General Tips for hiking Huashan
- Bring plenty of water – even though Huashan is at altitude, it’s still very hot (in the summer months!) or take a water-to-go bottle – an awesome filter system that lets you can fill up from the tap!
- Take food with you. Food prices at the top of Huashan are nothing short of ridiculous – and even boiling water will set you back 10 yuan – so stock up in Xi’an before you leave.
- Don’t forget the suncream! You’re at altitude and the sun is super strong!
- People will try and sell you gloves. You don’t need them (in the summer at least, I can’t comment on what it’s like in the winter!) I was never holding the metal chains for long enough to make my hands hurt, and they’re just another thing to have to carry.
- You can buy a padlock and red ribbon to leave your mark on the mountain. These look cute and you can get it engraved for a small fee. There’s stalls doing this all over the mountain.
- The seasons change a lot. Be prepared for snow in the winter, sweat in the summer, and everything in between! Dress accordingly, but always remember a rain mac and an extra layer.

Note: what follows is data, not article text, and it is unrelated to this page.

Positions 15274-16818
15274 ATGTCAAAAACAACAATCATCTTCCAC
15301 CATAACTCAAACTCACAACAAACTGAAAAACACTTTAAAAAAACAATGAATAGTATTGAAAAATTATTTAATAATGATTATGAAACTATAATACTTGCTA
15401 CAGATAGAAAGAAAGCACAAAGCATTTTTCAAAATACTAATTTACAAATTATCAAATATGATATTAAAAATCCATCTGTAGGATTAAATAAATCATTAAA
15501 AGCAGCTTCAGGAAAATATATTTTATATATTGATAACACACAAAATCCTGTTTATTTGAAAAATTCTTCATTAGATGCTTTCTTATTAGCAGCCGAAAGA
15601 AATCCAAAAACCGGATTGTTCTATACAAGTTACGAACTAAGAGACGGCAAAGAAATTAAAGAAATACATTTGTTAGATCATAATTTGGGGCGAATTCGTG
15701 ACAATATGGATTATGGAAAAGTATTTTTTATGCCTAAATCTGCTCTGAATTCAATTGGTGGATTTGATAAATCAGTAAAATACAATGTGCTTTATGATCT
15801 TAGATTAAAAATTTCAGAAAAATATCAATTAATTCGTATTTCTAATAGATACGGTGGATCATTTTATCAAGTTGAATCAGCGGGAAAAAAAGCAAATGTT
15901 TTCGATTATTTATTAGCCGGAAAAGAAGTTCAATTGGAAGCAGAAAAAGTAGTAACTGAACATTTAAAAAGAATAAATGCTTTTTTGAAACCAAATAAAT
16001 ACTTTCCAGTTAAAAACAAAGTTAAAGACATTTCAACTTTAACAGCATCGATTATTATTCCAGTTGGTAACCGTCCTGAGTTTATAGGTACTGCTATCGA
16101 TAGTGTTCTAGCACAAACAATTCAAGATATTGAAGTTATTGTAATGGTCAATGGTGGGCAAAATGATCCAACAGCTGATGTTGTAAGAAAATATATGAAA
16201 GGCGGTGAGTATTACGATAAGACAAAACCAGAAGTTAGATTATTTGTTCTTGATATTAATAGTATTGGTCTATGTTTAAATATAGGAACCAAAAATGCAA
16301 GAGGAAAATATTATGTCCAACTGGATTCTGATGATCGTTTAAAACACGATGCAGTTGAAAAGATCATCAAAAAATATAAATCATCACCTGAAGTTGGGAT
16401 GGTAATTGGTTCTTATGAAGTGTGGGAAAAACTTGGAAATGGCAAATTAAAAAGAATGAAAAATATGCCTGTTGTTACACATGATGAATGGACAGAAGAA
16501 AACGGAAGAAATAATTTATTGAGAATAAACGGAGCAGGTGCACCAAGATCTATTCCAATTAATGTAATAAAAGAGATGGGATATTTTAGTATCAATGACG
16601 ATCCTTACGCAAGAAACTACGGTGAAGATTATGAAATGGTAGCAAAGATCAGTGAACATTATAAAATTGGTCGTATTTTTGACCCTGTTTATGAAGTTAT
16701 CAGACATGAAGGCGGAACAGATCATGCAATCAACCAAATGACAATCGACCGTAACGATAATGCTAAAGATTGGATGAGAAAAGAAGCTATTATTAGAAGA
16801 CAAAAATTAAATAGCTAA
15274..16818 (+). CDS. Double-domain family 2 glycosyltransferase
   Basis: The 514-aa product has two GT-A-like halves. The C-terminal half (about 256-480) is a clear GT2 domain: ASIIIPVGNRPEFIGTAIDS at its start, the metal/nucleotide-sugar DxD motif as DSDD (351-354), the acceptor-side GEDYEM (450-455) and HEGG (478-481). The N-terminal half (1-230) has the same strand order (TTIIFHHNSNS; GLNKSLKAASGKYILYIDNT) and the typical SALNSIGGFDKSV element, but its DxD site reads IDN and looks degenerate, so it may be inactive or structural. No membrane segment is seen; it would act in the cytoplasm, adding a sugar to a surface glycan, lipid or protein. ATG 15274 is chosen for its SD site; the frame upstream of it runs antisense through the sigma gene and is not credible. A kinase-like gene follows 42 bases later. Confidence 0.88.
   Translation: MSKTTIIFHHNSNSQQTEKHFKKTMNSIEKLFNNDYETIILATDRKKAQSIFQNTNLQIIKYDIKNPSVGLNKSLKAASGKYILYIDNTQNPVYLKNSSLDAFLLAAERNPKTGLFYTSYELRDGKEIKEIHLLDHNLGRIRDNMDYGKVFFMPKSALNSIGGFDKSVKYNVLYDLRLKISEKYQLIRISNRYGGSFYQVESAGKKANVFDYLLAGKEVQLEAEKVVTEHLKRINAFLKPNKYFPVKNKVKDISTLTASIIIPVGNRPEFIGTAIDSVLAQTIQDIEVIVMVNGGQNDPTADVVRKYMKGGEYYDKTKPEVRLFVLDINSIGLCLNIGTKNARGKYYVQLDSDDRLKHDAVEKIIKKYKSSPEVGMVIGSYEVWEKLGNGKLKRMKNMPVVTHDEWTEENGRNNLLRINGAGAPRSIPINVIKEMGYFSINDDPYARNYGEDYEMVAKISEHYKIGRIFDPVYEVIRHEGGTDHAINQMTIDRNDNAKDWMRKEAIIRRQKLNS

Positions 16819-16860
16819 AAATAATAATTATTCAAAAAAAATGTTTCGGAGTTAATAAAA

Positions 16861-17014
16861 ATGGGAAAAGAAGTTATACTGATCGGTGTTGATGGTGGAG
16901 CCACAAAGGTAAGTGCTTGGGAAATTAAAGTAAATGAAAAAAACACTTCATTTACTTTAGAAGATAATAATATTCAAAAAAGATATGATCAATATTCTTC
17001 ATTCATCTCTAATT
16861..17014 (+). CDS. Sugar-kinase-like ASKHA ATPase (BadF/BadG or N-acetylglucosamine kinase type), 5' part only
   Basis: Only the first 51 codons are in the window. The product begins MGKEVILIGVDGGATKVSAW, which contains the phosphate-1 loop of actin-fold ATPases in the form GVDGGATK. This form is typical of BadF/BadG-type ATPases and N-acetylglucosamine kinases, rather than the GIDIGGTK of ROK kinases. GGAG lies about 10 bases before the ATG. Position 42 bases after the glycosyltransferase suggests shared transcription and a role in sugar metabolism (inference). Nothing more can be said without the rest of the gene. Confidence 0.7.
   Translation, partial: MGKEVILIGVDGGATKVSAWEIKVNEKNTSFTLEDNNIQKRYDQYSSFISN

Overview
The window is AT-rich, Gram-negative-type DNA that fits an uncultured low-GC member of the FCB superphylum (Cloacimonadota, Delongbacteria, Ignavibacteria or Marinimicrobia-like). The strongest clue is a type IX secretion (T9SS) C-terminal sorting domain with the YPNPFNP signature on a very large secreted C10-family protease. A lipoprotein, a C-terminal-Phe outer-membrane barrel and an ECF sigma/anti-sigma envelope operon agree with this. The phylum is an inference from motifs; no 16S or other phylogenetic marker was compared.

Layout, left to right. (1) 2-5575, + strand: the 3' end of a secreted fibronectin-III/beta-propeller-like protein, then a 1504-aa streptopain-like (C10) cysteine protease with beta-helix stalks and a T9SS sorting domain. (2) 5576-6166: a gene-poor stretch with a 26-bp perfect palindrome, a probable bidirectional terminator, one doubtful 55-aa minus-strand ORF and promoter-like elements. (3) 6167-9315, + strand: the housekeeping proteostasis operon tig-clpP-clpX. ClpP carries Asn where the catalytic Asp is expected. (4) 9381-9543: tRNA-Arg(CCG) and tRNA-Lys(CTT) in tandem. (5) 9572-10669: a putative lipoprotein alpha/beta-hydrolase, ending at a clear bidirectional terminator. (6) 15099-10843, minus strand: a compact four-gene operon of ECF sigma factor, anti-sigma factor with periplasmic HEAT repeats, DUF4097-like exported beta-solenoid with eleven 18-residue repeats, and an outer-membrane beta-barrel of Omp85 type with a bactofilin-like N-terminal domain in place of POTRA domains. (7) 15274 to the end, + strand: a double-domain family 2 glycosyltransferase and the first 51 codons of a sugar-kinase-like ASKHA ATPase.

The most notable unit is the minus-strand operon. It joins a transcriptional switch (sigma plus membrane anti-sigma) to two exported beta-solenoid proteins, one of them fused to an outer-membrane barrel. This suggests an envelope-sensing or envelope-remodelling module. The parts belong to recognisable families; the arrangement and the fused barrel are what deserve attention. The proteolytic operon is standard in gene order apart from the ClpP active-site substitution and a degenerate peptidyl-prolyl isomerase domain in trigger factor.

- If you’re hiking in a day, it’s probably best to carry around some extra cash and your passport, just in case you end up missing the bus and needing to stay the night – hotels in China won’t accept you if you don’t have a passport.
- That being said, taxis in China are never astronomical and the train back to Xi’an runs later than the buses. So you shouldn’t get too stuck!
- Mentally prepare yourself for climbing a lot of stairs.
- Don’t promise yourself that today will be the day that you take some nice pictures n your DSLR, then realise that you left it on all night and completely drained the battery… (yep, I did that)
- Check out this beginners’ guide to trekking for more awesome tips and tricks that can be applied to Huashan or any other hike
- Don’t be scared! Huashan’s got a bit of a wicked reputation, but it’s really not that bad. The only status it really lives up to is that of its beauty!
Most importantly, have faith that you can conquer Huashan. If I, a serious contender for the clumsiest girl in the world, managed to do it, you can too!
What’s the most dangerous thing you’ve ever done? Tell me in the comments!